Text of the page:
Call Me a Palestinian* Now!

Yenisel Rodriguez

Guantanameros. Photo: Caridad

With this sarcastic phrase, the Guantanamo public taunted the baseball players on the team from the western Cuban province of Pinar del Rio; which had just suffered a crushing series defeat at the hands of “The Guaso Indians” – the team of the inflamed Guantanameros.

The Guaso Indians were able to improve considerably in the last Cuban baseball season.  Despite their ups and downs, they have remained this season among the baseball elite in the eastern region of the country – a situation that has residents of Guantanamo Province thankful.  With their passion for sports, they dignify and give media exposure to one of the country’s most impoverished provinces.

When I found out about the planned broadcast of games between the Guantanamo team and western teams, two expectations came to me.  The first was that I would be able to verify the degree of poverty suffered by the Guantanameros; I’d be able to observe the way people in the stands dressed, for example

My second expectation consisted of being able to confirm the sociopolitical contradictions between the east and the west of the island during the unfolding of these encounters.  I wondered whether the Guantanameros would use the national television broadcast to send a message to the rest of the nation, specifically to the west.

My second expectation was fulfilled earlier than I had anticipated.  When the Guantanamo players began to hit homeruns, hysteria broke out among the eastern fans.

Guantanamo has always been proud of its sports potential.  Between 1959 and 2011, they have given Cuba many of the victories that the country has accumulated in international sporting events.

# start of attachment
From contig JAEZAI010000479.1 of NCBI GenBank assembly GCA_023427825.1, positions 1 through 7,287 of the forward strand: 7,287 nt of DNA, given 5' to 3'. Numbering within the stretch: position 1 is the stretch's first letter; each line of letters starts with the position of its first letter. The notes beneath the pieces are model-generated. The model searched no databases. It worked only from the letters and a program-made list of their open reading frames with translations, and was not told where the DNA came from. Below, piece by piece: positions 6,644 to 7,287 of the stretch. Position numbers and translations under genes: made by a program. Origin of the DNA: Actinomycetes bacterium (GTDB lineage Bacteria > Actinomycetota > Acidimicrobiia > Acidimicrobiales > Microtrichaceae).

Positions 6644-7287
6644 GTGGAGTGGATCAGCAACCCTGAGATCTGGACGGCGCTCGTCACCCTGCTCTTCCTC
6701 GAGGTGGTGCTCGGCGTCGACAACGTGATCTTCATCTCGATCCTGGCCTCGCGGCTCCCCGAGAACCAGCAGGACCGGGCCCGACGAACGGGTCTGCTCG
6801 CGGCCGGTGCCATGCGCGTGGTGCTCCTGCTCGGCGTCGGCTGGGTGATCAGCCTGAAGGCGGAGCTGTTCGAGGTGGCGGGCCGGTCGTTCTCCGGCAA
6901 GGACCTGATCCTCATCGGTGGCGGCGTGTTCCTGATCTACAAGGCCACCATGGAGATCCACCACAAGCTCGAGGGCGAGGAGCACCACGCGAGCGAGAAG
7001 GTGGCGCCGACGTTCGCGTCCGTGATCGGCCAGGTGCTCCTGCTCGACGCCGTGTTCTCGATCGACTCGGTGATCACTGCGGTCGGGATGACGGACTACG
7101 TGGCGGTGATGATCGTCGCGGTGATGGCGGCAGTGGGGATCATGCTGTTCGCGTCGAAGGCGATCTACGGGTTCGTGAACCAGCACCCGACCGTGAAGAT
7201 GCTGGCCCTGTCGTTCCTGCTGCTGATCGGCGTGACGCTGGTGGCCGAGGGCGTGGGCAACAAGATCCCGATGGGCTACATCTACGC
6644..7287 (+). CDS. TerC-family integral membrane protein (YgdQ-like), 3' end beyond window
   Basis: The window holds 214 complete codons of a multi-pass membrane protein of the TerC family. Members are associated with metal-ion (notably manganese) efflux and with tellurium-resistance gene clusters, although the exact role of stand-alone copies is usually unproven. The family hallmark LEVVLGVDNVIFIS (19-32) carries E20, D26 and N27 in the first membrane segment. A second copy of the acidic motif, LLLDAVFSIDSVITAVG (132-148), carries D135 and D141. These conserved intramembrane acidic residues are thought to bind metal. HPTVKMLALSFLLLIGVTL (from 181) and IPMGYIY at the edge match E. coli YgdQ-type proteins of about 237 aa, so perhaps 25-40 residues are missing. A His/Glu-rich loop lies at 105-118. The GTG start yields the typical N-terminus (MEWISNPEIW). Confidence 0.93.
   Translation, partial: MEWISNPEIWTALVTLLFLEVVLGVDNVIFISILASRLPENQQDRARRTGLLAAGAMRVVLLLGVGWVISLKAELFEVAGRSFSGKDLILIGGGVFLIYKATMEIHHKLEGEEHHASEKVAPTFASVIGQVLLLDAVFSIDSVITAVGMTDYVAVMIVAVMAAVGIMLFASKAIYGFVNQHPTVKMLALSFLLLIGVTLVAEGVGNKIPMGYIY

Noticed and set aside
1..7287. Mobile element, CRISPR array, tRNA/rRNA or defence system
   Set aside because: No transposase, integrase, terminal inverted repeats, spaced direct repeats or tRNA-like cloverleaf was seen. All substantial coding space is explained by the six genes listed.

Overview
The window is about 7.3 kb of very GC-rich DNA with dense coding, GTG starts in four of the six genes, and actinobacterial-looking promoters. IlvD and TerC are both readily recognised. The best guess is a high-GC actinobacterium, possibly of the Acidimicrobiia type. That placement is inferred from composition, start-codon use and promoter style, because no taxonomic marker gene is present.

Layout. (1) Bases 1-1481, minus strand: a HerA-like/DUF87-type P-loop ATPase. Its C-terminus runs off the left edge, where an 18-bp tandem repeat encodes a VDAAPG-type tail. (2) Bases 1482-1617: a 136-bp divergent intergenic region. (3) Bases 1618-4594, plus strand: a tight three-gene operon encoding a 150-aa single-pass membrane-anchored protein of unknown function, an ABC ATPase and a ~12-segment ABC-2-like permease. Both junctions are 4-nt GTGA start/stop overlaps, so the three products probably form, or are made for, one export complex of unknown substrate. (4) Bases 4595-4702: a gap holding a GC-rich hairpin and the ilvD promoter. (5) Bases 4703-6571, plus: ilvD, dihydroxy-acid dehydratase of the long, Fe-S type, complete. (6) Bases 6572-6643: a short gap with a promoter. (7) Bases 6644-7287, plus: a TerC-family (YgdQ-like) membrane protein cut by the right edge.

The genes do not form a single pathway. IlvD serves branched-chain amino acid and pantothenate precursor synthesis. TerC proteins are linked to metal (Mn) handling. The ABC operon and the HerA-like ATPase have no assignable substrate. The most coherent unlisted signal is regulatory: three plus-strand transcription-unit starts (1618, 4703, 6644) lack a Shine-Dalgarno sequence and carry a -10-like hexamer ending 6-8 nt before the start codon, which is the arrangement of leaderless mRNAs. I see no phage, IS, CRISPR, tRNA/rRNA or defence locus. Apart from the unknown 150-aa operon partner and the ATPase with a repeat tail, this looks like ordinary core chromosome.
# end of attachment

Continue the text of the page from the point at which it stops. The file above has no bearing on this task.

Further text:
But this sports tradition is also a testimony to the role that the Cuban government assigns to Guantanamo society.  Perhaps because “high-performance sports” have been a source of prestige for the nation, this is why the government has dedicated resources to the most marginalized and excluded members of our society.  Many of our sports talents come from impoverished and excluded communities and neighborhoods.  It’s as if Guantanamo had satellite offices in the rest of the country’s provinces.

Motivated by my first expectation (to be able to observe the poverty of Guantanamo), I took advantage of the camera shots of the crowd.  However, the first thing I noticed was the beauty of Guantanamo women, thanks to that generous sensitivity of our sports cameramen in focusing on the females who attend the stadiums.

Now, more centered on my principal objective, I looked for evidence of poverty.  In fact I looked…and I kept looking, but I was never able to reconcile my observations with my prejudices.  I was in marshy terrain.

After failing in the attempt several times, I decided to simply sit back and enjoy the sports spectacle.

I realized that it was better to know Guantanamo without seeing its poverty as a lighthouse for entering its reality.  Life in this province is not restricted to its conditions of life.  It would be better to visit there, to go with more varied interests, and to then let the experiences give us the answer we wish to find.

That’s why I resigned myself and accepted the sarcastic chant of the Guantanameros, which is why I decided to write these lines.

(*) A pejorative title given to residents of eastern Cuba, particularly those who migrate to Havana  looking for work, presumably without a place of residence or a home, therefore people who are “landless – like Palestinians.”

Yenisel Rodriguez

Yenisel Rodriguez Perez: I have lived in Cuba my entire life, except for several months in 2013 when I was in Miami with my father. Despite the 90 miles that separate Havana and Miami, I find profound reasons in both for political and community activism. My encounter with socio-cultural anthropology eight years ago prepared me for a commitment of love for cultural diversity.


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